Suzuki:In your work, I can get a sense of your strong feelings toward Japan that are present in your universal portrayal of nature. With higher resolutions for digital devices, we are now able to provide a rich showcase of Japan’s customs, seasons, and sensations. If we present a message that extols the benefits of the Japanese language but use a typeface that doesn’t support that message, we can’t bring our words to life. So I think we’ve assumed a heavy responsibility in creating a typeface that can be used as this tool.

Kano:Up to this point, video has been a way to record and play back creations. Looking at it now, the technology for creating video is changing. With computer graphics, too, we’re entering this revolutionary age where you can create video in real time. We’re placing text in environments where various elements such as the background and size are changing, and designers have to design their layouts with that in mind. At the same time, being able to choose fonts from Gothic to Mincho, and being able to select contrast and character width—from a certain perspective, the vast selection of fonts available is an extreme advantage—it will become indispensable in visual design in the future, I think. The definition of media art as “a form of expression using technology” is connected with previous art history, and it’s become a platform for creating some truly beautiful pieces and works that touch the human heartstrings—that’s obvious. At a time like this, how the state of typography will change in the future is very important, and artistic expression itself is probably also in transition. Could it not be said, then, that what we fundamentally want from text is also changing?

Suzuki:The point about “touching the heartstrings” is important to me as well; for example, communicating more through whispers rather than shouts, right? I have a feeling that in the near future, there will probably be a demand for those sorts of typefaces in the digital space as well.

Kano:I also use AXIS Font as a typeface in my work, as well as a typeface for materials and presentations, and as a team default. It increases the motivation of staff creating the materials, and it’s important to share aesthetics by constantly using things that are beautiful. Also, it’s a “winning font,” and it gets our messages across cleanly and smoothly, so it helps boost the number of orders we get. (laughs)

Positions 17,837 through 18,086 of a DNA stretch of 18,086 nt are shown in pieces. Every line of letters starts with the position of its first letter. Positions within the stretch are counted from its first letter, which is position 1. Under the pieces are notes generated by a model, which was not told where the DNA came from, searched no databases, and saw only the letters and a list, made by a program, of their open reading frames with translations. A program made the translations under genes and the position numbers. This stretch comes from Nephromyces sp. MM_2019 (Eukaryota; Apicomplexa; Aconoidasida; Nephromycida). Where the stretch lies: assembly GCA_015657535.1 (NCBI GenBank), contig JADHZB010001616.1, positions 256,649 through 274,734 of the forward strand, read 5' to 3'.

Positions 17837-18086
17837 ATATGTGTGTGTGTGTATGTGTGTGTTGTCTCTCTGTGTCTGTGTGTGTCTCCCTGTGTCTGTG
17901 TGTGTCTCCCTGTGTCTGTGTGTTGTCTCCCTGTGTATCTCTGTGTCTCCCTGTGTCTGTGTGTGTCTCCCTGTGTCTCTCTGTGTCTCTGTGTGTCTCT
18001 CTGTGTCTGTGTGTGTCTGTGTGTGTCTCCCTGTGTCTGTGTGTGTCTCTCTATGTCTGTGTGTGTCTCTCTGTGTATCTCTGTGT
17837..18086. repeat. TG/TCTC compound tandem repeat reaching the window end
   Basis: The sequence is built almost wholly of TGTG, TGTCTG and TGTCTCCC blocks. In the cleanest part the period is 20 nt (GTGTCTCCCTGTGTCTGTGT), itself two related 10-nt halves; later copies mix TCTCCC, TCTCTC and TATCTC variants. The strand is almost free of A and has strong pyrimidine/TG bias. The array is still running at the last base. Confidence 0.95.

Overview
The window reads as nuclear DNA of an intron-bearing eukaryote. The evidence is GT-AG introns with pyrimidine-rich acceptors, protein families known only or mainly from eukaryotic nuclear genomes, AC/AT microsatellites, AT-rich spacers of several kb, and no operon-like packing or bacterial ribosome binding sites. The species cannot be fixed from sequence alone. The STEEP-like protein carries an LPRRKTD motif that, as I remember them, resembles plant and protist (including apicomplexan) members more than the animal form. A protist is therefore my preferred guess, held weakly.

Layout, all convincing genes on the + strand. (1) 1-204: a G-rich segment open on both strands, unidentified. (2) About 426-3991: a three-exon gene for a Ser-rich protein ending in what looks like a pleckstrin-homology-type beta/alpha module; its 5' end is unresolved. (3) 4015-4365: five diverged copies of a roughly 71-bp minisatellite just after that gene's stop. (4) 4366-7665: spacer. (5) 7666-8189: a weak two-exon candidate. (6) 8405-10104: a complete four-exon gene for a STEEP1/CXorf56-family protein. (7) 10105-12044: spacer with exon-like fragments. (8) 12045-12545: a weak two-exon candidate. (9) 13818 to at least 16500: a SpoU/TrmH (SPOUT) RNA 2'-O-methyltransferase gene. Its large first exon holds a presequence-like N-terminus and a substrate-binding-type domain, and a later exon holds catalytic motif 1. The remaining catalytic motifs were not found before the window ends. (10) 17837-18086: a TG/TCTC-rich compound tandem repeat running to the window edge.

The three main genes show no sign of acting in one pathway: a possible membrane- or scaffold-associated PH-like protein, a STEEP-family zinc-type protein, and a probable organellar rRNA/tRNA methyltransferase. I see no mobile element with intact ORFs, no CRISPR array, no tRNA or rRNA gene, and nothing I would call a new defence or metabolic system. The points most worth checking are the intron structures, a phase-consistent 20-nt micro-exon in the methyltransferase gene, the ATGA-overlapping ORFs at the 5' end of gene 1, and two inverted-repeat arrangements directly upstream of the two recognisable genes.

Suzuki:Thank you. I’m glad to be able to contribute behind the scenes. (laughs)

Kano:In the future, I think the technological threshold for computers and UIs will steadily become lower, and they’ll eventually become something like stationery. When that happens, I think we might enter a phase where customers buy a device because they like the screen, or because they like the typeface. Then, I think all the various efforts and initiatives that have been made over the years in the digital world will bear fruit, and may become this kind of infrastructure that supports our daily lives. I think that’ll happen in the fairly near future, or further ahead.

Suzuki:Right now, I’m a bit wary of this idea that technology has to be extremely new and bare-bones. When a technology matures, I think, well, now I can really use it well to demonstrate the strengths of Japan—which encompasses a wide variety of cultures. I mean, you want to be able to take full advantage of a technology, right? Typography is a product of culture and history, and it’s evolved in response to the surrounding environment and the state of technology. I want to cherish that idea as I move forward—with the attitude that I’ve been passed a baton.

Pieces representative of WOW.
Left: “Light Rain”; right: “Factory and Amusement Park”

Pen magazine dialogue between Isao Suzuki and Mamoru Kano
What is the goal of “typeface” in a world of video?

“Digital device interfaces have become a constant presence throughout our daily lives. The text on those screens shouldn’t make a strong impact or draw attention to itself; it should be attuned to its environment and slip naturally into our everyday lives.” (Kano)